substitution could be made with respect to shares already purchased as well as with respect to shares in the future, but in other respects the trust agreement was similar.The same legal question is involved, to wit: whether or not the trust agreement entered into between the Pennsylvania Company and the Wellington Foundation, Inc., should be classified as a trust or as an association within the meaning of Section 1001(a) (2) of the Revenue Act of 1936, 26 U.S.C.A. Int.Rev.Code § 3797(a) (3), and similar provisions of subsequent acts.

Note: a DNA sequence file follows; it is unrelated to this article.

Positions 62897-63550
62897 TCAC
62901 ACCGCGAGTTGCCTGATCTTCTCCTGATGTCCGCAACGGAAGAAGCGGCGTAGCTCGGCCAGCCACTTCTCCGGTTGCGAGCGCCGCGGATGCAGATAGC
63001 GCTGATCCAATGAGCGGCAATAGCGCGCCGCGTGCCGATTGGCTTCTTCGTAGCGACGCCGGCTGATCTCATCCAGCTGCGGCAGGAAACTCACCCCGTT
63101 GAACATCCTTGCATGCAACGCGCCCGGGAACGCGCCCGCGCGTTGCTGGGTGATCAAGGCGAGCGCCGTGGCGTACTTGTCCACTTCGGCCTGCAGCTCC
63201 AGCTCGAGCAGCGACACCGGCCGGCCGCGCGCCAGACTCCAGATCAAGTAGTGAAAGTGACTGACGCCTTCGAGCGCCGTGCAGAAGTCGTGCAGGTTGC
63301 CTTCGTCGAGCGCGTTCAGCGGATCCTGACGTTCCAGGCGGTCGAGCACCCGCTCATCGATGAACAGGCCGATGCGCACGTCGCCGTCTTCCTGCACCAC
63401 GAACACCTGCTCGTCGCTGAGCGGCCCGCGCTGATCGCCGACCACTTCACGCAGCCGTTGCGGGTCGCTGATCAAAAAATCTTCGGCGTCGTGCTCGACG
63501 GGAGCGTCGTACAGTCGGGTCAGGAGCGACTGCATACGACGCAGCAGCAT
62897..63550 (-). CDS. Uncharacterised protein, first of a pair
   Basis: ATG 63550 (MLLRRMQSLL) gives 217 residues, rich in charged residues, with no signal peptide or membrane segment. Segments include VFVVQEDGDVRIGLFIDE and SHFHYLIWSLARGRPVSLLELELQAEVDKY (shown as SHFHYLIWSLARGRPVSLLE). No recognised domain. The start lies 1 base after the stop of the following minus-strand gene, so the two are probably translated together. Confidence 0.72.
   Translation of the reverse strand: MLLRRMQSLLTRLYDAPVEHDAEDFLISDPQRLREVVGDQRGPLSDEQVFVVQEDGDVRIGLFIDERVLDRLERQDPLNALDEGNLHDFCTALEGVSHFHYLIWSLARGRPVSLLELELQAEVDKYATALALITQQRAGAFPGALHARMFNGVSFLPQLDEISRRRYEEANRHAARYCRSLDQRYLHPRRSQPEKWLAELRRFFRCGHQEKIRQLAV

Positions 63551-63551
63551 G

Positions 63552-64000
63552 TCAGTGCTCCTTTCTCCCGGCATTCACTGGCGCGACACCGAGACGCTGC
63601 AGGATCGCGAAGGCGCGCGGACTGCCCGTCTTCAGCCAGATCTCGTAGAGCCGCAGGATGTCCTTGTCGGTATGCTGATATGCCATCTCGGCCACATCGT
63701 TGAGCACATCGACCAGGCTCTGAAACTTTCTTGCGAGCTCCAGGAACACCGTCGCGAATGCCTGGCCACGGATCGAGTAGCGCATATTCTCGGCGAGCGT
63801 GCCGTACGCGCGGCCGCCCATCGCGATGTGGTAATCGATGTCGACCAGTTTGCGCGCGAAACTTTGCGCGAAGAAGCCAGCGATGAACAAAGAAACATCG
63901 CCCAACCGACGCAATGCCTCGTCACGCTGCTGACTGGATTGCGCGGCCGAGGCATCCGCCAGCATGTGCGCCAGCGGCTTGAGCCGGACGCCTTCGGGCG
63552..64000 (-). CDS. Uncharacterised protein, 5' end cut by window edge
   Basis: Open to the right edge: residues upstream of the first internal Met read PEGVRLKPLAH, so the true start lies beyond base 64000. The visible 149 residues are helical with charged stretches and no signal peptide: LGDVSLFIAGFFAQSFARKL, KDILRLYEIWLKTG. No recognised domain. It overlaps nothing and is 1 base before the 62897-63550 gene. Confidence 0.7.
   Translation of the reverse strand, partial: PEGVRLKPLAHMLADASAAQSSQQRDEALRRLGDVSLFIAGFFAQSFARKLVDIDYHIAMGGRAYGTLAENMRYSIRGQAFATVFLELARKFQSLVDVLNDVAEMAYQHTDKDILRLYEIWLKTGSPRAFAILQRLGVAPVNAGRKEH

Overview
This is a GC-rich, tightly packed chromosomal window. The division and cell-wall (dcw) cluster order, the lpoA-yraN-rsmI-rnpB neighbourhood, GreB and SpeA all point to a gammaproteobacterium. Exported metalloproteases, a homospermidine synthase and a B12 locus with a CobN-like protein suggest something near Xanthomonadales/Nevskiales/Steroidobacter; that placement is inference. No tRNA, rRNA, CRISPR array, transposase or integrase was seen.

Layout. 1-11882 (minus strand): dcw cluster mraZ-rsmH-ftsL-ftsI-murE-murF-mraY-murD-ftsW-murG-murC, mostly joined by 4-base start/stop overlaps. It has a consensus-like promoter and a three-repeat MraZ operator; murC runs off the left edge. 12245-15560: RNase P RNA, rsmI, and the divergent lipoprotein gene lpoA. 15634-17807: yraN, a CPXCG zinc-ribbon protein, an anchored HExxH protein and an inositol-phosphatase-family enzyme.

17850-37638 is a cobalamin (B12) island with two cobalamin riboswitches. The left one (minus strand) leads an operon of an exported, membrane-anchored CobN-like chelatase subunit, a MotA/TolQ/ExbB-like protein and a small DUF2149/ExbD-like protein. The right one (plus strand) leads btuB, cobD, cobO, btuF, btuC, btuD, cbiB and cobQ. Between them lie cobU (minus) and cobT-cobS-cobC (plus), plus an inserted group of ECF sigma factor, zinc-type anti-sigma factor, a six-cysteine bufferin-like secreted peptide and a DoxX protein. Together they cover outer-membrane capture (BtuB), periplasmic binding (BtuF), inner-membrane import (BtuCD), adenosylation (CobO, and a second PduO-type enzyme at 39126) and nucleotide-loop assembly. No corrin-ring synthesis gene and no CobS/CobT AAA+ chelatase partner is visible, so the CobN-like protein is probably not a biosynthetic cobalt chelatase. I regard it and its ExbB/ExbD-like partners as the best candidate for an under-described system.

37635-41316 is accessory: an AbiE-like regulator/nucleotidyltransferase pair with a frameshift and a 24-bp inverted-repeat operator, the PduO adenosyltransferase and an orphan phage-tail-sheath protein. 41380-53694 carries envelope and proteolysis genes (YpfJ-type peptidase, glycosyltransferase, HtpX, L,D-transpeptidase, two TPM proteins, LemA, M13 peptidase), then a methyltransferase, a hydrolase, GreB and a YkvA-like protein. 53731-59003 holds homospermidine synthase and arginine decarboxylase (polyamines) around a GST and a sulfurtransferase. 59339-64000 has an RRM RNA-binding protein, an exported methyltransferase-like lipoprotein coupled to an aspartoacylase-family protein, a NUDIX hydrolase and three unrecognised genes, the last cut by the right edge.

In view of the similarity of the trust agreements, the same ruling is hereby made with respect to the instant case as that made with respect to Capital Savings Plan, Inc., and that opinion is adopted by reference here. This ruling is based on the power of substitution given the trustee enabling it to change investments, and thus, in reality, giving to the trustee a degree of management unlike that usually invested in the trustee of a simple trust, and, this, coupled with the other powers granted under the trust agreement, give it the corporate garb for taxation purposes. Judgment is entered for the defendant.
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